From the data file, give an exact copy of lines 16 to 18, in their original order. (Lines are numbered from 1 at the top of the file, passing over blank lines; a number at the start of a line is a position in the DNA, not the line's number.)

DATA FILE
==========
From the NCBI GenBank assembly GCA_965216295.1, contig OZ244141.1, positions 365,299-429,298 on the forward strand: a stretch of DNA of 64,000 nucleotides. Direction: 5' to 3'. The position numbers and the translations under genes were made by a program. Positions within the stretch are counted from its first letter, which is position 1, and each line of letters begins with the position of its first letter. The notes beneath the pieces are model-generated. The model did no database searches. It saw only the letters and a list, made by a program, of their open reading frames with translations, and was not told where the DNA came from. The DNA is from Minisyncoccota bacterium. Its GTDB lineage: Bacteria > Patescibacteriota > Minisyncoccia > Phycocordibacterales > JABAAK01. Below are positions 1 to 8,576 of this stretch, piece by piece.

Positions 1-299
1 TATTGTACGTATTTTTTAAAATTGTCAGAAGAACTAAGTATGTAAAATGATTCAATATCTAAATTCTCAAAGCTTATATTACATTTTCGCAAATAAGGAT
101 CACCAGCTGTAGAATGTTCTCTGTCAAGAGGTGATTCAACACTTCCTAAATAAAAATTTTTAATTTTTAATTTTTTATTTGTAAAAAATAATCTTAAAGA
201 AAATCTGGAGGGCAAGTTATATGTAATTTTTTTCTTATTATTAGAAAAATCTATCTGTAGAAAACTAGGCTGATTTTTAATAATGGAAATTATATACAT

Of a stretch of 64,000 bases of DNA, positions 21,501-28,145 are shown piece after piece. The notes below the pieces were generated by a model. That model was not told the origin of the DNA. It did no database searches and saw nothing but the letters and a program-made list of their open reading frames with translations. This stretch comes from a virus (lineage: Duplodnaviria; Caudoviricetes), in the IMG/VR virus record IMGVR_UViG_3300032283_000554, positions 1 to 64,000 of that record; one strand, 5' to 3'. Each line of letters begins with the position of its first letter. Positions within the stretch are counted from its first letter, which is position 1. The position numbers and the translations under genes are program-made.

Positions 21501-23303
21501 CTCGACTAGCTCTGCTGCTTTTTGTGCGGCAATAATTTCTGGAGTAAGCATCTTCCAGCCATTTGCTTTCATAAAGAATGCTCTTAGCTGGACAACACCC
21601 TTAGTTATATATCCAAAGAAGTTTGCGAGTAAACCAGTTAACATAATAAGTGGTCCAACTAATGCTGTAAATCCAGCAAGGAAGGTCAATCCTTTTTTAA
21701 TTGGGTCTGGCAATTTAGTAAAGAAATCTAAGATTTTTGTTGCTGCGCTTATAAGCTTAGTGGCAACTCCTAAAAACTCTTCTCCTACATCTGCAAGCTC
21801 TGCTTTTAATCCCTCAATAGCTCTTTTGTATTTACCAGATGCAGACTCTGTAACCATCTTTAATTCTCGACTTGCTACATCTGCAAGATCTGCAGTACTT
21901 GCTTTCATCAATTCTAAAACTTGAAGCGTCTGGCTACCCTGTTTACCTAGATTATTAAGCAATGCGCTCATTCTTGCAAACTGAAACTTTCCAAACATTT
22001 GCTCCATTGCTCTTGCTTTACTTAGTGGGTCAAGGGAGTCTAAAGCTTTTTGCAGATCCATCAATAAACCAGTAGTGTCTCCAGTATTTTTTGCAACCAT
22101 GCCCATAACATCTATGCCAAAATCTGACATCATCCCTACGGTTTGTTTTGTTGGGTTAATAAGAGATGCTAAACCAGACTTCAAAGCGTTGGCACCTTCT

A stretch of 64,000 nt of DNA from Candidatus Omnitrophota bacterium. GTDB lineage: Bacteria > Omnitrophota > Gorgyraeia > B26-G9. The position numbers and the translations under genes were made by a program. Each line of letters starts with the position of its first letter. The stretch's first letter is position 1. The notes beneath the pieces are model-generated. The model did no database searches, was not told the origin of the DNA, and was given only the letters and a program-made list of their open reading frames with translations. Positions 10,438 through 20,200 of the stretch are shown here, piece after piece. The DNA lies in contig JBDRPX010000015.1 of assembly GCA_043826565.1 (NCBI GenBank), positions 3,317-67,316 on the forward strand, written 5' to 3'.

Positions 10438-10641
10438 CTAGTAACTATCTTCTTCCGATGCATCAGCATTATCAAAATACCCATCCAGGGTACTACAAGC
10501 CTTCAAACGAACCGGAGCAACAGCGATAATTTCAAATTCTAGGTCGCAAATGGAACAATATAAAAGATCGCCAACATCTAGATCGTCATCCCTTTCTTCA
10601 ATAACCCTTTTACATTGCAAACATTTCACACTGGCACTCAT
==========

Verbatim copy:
Positions 10438-10641
10438 CTAGTAACTATCTTCTTCCGATGCATCAGCATTATCAAAATACCCATCCAGGGTACTACAAGC
10501 CTTCAAACGAACCGGAGCAACAGCGATAATTTCAAATTCTAGGTCGCAAATGGAACAATATAAAAGATCGCCAACATCTAGATCGTCATCCCTTTCTTCA